Food and Nutrition

When to Feed your Pregnant Queen
During pregnancy, the queen will need more food to allow for the growth of her unborn kittens. Unlike most other pregnant animals, which tend to gain most weight in the last third of pregnancy, the pregnant queen begins to increase her food intake almost immediately after mating, as she will lay down extra calorie stores in her body. These can be used later in pregnancy and lactation, when it may be difficult for her to eat enough to meet her requirements. She will slowly increase the amount of food she is eating and during the last 2 weeks of her 9 week pregnancy, she may be eating as much as twice her normal ration of food.


Throughout the whole period of pregnancy and lactation, feed your cat as much as she needs to satisfy her appetite. During lactation, in particular, food should also be available during the night. Frequent meals of a concentrated food are helpful since the capacity of the stomach to expand is limited when the abdomen is full of kittens. The food should be very palatable in order to encourage her to eat enough to meet her needs.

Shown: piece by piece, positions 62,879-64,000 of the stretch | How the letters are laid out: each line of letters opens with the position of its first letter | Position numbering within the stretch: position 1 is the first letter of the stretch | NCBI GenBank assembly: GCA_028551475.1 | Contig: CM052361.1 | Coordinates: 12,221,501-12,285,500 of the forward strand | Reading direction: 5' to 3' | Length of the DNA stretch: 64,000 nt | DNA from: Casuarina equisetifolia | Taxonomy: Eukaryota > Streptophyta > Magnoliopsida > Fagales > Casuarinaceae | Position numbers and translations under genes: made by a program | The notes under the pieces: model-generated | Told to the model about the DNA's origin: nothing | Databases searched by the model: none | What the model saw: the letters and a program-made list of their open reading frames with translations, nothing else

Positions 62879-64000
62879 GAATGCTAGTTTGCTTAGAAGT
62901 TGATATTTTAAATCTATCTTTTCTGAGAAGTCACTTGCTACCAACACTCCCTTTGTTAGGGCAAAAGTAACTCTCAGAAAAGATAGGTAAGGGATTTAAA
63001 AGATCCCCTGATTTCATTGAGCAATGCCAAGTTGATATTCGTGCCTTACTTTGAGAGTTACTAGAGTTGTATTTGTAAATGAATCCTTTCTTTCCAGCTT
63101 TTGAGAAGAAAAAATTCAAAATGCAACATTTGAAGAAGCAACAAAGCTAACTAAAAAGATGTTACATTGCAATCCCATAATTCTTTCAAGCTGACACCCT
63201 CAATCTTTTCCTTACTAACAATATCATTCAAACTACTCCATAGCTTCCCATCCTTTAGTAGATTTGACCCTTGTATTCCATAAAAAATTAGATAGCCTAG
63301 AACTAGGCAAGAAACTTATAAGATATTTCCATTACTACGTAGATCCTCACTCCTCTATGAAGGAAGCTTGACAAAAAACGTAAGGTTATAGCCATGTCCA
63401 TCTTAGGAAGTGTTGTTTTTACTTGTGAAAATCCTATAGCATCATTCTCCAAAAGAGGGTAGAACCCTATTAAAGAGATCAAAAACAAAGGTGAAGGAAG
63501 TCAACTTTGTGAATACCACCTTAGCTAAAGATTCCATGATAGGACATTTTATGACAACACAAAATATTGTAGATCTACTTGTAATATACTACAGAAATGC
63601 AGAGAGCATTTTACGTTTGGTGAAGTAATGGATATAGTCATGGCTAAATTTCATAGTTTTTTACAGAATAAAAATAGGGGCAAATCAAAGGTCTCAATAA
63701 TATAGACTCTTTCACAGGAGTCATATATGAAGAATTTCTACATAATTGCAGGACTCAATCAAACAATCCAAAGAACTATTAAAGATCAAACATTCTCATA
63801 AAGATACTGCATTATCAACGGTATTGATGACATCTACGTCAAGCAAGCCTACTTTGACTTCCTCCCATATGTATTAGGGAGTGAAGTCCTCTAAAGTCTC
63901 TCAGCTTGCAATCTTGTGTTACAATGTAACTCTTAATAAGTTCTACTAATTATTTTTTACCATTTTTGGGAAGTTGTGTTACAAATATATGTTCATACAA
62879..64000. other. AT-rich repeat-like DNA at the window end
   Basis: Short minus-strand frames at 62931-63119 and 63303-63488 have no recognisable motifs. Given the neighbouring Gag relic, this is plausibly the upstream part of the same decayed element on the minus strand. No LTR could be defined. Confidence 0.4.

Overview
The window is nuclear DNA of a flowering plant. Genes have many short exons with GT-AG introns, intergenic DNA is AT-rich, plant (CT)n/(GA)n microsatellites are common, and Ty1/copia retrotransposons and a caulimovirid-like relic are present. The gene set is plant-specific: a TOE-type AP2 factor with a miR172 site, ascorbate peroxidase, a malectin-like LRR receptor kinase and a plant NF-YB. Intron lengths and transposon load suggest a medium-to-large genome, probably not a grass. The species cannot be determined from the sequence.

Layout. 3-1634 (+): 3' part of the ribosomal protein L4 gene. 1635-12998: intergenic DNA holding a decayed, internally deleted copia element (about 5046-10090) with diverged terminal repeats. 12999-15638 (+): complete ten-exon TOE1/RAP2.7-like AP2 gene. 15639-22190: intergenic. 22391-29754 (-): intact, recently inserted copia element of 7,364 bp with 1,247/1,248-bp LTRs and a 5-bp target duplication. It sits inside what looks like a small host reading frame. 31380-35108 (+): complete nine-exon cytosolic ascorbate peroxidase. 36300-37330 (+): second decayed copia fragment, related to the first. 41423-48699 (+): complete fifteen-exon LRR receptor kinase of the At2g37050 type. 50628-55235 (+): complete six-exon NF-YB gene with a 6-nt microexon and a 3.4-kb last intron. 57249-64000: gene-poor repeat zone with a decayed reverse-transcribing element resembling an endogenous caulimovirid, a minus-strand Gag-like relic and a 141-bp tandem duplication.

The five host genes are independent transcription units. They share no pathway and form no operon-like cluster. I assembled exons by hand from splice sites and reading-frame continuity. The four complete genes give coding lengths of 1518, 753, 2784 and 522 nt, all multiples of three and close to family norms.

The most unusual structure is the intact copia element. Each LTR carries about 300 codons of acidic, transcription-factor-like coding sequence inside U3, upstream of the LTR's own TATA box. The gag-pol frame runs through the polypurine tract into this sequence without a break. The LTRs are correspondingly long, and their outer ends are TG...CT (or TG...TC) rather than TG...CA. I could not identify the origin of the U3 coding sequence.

The calorie requirements of the lactating queen depend on the number of kittens she is rearing and their age, as these 2 factors will influence the amount of milk she produces. Lactation reaches its peak in by the 5th and 6th week, and the combined food intake of the queen and her kittens may now be as much as 3 times that of a normal adult cat before mating. Extra feeding needs to continue until the kittens are weaned, then food intake can gradually be cut back to the cat’s normal amount. The general condition and health of the queen is the best guide as to whether she is getting sufficient amounts. Watch for any signs of weight loss or gain and adjust her meals accordingly.


Kittens usually start to take solid food from 4 weeks of age, although they should not be completely weaned until about 8 weeks old.
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